Is Your Permutation Algorithm Unbiased for n ≠ 2m?

  • Michael Waechter
  • Kay Hamacher
  • Franziska Hoffgaard
  • Sven Widmer
  • Michael Goesele
Part of the Lecture Notes in Computer Science book series (LNCS, volume 7203)


Many papers on parallel random permutation algorithms assume the input size n to be a power of two and imply that these algorithms can be easily generalized to arbitrary n. We show that this simplifying assumption is not necessarily correct since it may result in a bias. Many of these algorithms are, however, consistent, i.e., iterating them ultimately converges against an unbiased permutation. We prove this convergence along with proving exponential convergence speed. Furthermore, we present an analysis of iterating applied to a butterfly permutation network, which works in-place and is well-suited for implementation on many-core systems such as GPUs. We also show a method that improves the convergence speed even further and yields a practical implementation of the permutation network on current GPUs.


parallel random permutation butterfly network bias consistency GPU 


Unable to display preview. Download preview PDF.

Unable to display preview. Download preview PDF.


  1. 1.
    Anderson, R.: Parallel algorithms for generating random permutations on a shared memory machine. In: Proc. SPAA 1990, pp. 95–102. ACM (1990)Google Scholar
  2. 2.
    Blelloch, G.E.: Prefix sums and their applications. Tech. Rep. CMU-CS-90-190, School of Computer Science, Carnegie Mellon University (November 1990)Google Scholar
  3. 3.
    Cong, G., Bader, D.A.: An empirical analysis of parallel random permutation algorithms on SMPs. In: Oudshoorn, M.J., Rajasekaran, S. (eds.) ISCA PDCS, pp. 27–34 (2005)Google Scholar
  4. 4.
    CUDPP – CUDA data parallel primitives library,
  5. 5.
    Czumaj, A., Kanarek, P., Kutylowski, M., Lorys, K.: Fast Generation of Random Permutations via Networks Simulation. In: Díaz, J. (ed.) ESA 1996. LNCS, vol. 1136, pp. 246–260. Springer, Heidelberg (1996)CrossRefGoogle Scholar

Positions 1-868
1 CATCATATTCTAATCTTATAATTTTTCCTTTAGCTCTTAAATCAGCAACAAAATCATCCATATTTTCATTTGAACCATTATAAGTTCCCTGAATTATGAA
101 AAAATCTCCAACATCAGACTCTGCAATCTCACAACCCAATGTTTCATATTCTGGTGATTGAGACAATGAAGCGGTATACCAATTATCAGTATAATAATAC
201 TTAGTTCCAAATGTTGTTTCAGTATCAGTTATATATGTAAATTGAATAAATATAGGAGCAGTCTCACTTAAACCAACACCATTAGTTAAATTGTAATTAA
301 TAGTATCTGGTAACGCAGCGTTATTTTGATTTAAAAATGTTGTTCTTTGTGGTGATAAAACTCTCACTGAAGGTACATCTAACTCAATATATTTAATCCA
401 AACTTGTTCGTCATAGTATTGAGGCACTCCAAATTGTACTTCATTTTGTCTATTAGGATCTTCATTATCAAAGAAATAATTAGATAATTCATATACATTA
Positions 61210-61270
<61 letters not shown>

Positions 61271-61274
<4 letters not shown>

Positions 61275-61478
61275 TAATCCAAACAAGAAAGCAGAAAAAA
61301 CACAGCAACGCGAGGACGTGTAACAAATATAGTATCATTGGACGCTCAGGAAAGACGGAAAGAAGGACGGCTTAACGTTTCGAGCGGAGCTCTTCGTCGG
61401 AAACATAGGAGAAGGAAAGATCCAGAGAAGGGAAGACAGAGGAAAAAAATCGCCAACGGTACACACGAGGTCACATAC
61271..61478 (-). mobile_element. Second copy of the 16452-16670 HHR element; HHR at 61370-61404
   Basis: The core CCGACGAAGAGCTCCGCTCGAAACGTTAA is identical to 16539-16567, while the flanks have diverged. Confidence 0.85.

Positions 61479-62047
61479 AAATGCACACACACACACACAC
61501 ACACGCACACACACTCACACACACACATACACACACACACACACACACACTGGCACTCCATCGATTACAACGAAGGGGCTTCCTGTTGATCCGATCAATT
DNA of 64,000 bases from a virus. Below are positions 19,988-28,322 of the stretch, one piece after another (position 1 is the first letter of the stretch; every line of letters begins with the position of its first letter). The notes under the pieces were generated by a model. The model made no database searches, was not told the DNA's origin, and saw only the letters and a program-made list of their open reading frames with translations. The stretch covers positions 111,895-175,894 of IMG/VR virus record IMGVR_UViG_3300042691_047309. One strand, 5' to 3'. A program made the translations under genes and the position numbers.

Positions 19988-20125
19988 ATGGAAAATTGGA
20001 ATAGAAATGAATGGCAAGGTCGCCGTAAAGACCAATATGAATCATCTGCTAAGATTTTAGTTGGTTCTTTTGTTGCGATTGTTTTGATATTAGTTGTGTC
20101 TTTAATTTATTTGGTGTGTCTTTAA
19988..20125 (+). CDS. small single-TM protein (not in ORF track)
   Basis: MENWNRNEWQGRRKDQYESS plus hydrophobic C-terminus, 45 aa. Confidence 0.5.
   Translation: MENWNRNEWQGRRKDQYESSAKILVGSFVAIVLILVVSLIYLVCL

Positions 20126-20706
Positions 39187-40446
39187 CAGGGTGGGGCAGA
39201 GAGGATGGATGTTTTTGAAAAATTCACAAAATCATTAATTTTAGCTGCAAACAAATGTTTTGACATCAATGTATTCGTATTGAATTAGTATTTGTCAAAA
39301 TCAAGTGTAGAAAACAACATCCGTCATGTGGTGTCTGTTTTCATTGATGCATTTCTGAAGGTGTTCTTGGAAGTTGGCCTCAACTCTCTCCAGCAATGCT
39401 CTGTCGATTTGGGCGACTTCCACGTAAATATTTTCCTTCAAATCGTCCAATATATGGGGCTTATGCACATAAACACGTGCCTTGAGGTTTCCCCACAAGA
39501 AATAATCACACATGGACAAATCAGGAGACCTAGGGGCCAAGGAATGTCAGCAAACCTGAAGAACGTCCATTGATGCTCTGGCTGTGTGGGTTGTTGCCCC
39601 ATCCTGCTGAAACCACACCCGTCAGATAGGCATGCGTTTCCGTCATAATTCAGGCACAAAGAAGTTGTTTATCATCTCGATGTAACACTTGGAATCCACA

6. 6.
    Hagerup, T.: Fast Parallel Generation of Random Permutations. In: Leach Albert, J., Monien, B., Rodríguez-Artalejo, M. (eds.) ICALP 1991. LNCS, vol. 510, pp. 405–416. Springer, Heidelberg (1991)CrossRefGoogle Scholar
  7. 7.
    Holmes, S.: Bootstrapping Phylogenetic Trees: Theory and Methods. Statistical Science 18(2), 241–255 (2003)MathSciNetCrossRefGoogle Scholar
  8. 8.
    Knuth, D.E.: The art of computer programming, 3rd edn., vol. 2 (1997)Google Scholar
  9. 9.
    Knuth, D.E.: The art of computer programming, volume 3 (2nd ed.) (1998)Google Scholar
  10. 10.
    Leighton, F.: Introduction to parallel algorithms and architectures: arrays, trees, hypercubes, vol. (1). M. Kaufmann Publishers (1992)Google Scholar
  11. 11.
    Meyer, C.: Matrix Analysis and Applied Linear Algebra. SIAM (2000)Google Scholar
  12. 12.
    NVIDIA: NVIDIA CUDA C programming guide, version 3.2 (2011)Google Scholar
  13. 13.
    Perron, O.: Zur Theorie der Matrices. Mathematische Annalen 64, 248–263 (1907)MathSciNetzbMATHCrossRefGoogle Scholar
  14. 14.
    Soltis, P.S., Soltis, D.E.: Applying the bootstrap in phylogeny reconstruction. Statistical Science 18(2), 256–267 (2003)MathSciNetCrossRefGoogle Scholar
  15. 15.
    Waksman, A.: A permutation network. J. ACM 15, 159–163 (1968)MathSciNetzbMATHCrossRefGoogle Scholar
  16. 16.
    Wu, C.F.J.: Jackknife, bootstrap and other resampling methods in regression analysis. Ann. Statist. 14(4), 1261–1295 (1986)MathSciNetzbMATHCrossRefGoogle Scholar
  17. 17.
    Zoubir, A.M.: Model selection: A bootstrap approach. In: Proc. ICASSP (1999)Google Scholar

Copyright information

© Springer-Verlag Berlin Heidelberg 2012

Authors and Affiliations

  • Michael Waechter
    • 1
  • Kay Hamacher
    • 2
  • Franziska Hoffgaard
    • 2
  • Sven Widmer
    • 1
  • Michael Goesele
    • 1
  1. 1.GRIS, TU DarmstadtGermany
  2. 2.Bioinformatics and Theoretical BiologyTU DarmstadtGermany

Personalised recommendations